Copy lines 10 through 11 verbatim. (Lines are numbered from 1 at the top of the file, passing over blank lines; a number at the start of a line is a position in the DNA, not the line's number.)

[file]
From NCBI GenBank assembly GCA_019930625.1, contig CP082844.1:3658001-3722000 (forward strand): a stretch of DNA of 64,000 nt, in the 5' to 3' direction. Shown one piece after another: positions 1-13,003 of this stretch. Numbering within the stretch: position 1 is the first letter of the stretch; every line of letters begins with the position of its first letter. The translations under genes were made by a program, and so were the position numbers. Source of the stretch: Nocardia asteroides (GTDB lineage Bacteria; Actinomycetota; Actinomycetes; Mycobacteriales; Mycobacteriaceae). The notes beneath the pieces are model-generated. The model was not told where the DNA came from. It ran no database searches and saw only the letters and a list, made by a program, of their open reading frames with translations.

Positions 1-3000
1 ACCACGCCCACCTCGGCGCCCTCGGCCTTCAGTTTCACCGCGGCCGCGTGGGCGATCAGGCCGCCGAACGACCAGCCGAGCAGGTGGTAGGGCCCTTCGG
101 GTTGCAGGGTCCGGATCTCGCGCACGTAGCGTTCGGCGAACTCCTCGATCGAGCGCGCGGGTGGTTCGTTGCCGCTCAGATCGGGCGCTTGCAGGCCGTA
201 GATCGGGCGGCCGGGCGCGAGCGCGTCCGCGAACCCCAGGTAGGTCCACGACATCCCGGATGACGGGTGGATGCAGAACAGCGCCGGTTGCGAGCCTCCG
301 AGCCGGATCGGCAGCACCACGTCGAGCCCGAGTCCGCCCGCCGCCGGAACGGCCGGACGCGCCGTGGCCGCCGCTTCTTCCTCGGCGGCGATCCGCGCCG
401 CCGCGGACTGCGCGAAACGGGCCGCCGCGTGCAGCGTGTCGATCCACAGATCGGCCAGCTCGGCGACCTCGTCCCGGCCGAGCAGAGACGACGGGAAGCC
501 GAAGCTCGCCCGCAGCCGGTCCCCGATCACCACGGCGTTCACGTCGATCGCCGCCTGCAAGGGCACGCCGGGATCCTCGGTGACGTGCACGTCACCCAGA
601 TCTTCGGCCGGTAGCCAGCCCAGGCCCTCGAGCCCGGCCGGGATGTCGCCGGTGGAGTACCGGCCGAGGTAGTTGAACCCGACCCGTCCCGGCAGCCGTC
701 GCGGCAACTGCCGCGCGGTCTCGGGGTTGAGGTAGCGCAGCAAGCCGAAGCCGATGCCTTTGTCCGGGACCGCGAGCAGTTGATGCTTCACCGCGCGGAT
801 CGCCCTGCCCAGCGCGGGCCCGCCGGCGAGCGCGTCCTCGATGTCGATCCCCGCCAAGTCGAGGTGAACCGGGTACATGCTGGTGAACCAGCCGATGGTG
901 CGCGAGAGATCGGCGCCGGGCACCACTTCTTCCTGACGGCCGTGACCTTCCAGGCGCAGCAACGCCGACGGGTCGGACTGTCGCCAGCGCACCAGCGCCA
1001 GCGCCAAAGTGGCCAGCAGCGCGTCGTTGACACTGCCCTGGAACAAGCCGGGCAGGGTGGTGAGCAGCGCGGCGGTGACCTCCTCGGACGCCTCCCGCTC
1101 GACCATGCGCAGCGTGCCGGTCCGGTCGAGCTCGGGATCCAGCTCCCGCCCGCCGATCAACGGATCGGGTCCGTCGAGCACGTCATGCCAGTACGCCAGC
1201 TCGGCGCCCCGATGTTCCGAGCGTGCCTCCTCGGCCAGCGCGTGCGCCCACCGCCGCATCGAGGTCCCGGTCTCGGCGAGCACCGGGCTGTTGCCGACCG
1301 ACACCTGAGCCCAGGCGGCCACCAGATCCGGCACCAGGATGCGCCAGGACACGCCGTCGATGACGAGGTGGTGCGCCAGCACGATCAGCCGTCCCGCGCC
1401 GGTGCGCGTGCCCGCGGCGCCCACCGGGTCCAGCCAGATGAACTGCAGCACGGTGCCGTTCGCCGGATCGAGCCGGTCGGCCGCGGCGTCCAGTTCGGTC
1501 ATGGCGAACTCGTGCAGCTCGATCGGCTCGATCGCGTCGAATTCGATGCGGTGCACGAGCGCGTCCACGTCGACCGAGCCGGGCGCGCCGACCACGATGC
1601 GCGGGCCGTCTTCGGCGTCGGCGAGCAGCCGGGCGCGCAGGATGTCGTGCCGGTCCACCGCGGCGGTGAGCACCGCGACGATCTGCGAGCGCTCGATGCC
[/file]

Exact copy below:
701 GCGGCAACTGCCGCGCGGTCTCGGGGTTGAGGTAGCGCAGCAAGCCGAAGCCGATGCCTTTGTCCGGGACCGCGAGCAGTTGATGCTTCACCGCGCGGAT
801 CGCCCTGCCCAGCGCGGGCCCGCCGGCGAGCGCGTCCTCGATGTCGATCCCCGCCAAGTCGAGGTGAACCGGGTACATGCTGGTGAACCAGCCGATGGTG